Our recent Annual Salary Guide 2020 revealed which workplace benefits are rising to the top of Corporate Comms wish lists and what’s on offer. Not unsurprisingly, the one benefit that employees want above the rest is flexible working.
Now that more people have had a taste of remote working and proven their productivity, flexibility will be the new mantra, where people will be given more freedom to choose where and how they work.
I spoke to Victoria Buchanan, Head of PR at Savills, and Tom Nutt, Head of Corporate, Europe, UK & Ireland at Grayling to get their take on how flexibility in the workplace will evolve as we start to move out of lockdown and look at the ways in which we will be working in the coming months and beyond.
How much flexibility is on offer to PR and Comms professionals?
Key findings from our survey included:
· 63% of in-house respondents have flexible working options
· Agencies lag behind with just 41% of respondents benefiting from flexibility
· These numbers are, however, an increase on the previous year’s findings (only 35% of in-house teams received this benefit; just 31% in agencies)
While the results suggest that employers are now starting to recognise that employees want flexible working options as part of their package, there is still work to be done, as the numbers have not increased enough to match the super strong desire there is for this benefit across the industry:
The numbers speak for themselves. Pretty much everyone wants flexibility in the workplace. It’s no longer one of those ‘desirable extras’; if your company is not offering it as a benefit, you stand to lose out on the best talent. And we say this, not only based on the findings of our survey, but also the conversations we have had with countless CEOs, Directors of Comms, Agency Directors and hundreds of other industry professionals – it’s the one benefit that they mention time and again.
How has lockdown impacted flexible working practices?
Looking back over the past few months of lockdown, Victoria Buchanan, Head of PR at Savills makes a valid point, “I think this time has shown that people can work from home if they need to or want to – in a way that perhaps they didn’t have the confidence to do so before.”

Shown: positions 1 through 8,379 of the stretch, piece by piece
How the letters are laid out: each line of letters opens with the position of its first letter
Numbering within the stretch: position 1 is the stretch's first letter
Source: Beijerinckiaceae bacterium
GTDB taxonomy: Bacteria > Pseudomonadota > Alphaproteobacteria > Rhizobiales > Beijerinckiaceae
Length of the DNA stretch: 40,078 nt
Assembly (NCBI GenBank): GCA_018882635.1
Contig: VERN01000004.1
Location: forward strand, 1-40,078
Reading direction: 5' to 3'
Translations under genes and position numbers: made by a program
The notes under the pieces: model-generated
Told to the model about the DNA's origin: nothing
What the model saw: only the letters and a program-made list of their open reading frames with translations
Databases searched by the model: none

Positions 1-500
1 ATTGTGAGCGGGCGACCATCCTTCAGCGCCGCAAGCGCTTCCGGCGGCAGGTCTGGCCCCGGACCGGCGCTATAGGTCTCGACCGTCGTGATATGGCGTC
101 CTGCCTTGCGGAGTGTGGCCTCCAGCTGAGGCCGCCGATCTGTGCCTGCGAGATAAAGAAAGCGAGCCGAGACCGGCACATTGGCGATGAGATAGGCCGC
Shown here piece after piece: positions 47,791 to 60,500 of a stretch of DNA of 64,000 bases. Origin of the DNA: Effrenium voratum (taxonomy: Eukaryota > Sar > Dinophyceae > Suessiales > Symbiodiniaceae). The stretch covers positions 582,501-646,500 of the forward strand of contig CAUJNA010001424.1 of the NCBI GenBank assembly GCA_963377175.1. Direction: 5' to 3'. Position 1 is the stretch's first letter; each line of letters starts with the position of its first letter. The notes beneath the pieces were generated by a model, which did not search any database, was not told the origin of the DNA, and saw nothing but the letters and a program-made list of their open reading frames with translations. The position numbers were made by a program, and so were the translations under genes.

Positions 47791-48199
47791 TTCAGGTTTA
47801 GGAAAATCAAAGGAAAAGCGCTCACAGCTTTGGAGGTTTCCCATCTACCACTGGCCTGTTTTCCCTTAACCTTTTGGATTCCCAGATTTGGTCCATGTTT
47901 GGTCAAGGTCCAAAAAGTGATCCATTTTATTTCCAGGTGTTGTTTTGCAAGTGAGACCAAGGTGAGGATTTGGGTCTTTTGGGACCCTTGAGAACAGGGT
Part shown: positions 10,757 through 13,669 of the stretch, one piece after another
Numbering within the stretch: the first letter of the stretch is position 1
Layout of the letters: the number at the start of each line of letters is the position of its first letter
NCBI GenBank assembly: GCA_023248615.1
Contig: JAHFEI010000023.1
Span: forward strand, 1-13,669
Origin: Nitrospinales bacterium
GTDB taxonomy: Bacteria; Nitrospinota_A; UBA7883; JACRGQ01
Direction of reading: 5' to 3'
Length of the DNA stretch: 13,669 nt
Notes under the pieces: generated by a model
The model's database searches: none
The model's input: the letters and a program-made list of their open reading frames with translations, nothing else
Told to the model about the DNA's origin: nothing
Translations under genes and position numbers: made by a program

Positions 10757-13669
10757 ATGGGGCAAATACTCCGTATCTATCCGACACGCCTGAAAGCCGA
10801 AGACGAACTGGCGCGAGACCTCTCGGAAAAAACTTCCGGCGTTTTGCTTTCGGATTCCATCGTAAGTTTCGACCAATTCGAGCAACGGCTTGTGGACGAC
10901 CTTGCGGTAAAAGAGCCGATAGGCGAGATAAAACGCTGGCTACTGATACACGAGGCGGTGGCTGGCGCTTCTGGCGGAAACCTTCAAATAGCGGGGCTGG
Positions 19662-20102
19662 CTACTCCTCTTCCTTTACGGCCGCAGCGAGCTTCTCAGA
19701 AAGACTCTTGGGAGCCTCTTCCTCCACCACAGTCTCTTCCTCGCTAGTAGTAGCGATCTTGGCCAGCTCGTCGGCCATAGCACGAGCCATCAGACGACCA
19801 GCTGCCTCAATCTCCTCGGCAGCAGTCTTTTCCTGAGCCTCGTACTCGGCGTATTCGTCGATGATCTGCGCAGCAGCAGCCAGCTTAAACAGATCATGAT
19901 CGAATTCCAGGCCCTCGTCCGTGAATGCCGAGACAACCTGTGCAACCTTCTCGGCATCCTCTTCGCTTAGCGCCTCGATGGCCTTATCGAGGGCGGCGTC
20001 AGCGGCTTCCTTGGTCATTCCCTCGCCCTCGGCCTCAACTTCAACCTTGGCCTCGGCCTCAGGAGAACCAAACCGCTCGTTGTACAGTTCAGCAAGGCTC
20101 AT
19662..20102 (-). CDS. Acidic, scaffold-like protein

Everyone’s experience of remote working during the lockdown period has been different; everyone’s circumstances are different, as are the challenges that WFH has presented – home schooling, the distraction of furloughed house mates, feelings of isolation for those living alone, lack of comfortable WFH spaces. There will be many ready to go back to the office for routine, familiarity and face-to-face communication.
“I think people will make their way back and happily want to do so,” observes Buchanan. “Whether you’re in comms or not, the office will still have a purpose in terms of in-person collaboration, in terms of building up relationships which can often be strengthened face-to-face. There will be those who are keen to have that level of contact with their colleagues and their clients, and maybe there will be more people who now want to have more of a mix of working from home.”
Either way, going forward, flexibility is highly likely to become regarded as part of the employee package.
Will working practices be more flexible post-lockdown?
Tom Nutt, Head of Corporate, Europe, UK & Ireland at PR agency Grayling, says, “This time has shown more professionals that there is ingrained flexibility within a flexible working option, and I hope that there will be a greater uptake now that teams have had to change the way in which they work.”
There are people, including Nutt, who want their home space to be a sanctuary, somewhere separate from the workplace, and they will be keen to get back to the office. “I think that this time has helped people see that they can think in terms of what will work for them,” he says, “as well as what will work for everyone else. Flexibility is beholden on everyone if it works for them.”
“It's the one thing I hope will change moving forward. It takes both a cultural and a psychological shift. I hope that people will see that there are times when it is more beneficial to work from home, or to flex their hours.”
To sum up
There are many companies, like Savills and Grayling, who have a great approach to flexible working. The strong desire for more flexibility in the workplace is evident, although what companies are offering does not match this. Now we have all experienced the effectiveness of working from home, those companies that do not have flexible working practices may start to look less desirable and ‘old fashioned’ as an employer.
Companies are going to find it hard to ignore their employees’ flexible working requests as they need a good business reason to say no, and now we have demonstrated it works on a large scale, it’s going to make for some challenging conversations. The global pandemic has changed our perceptions of working from home, some more than others and what is evident is that flexible working is now firmly on the agenda and there is no turning back.
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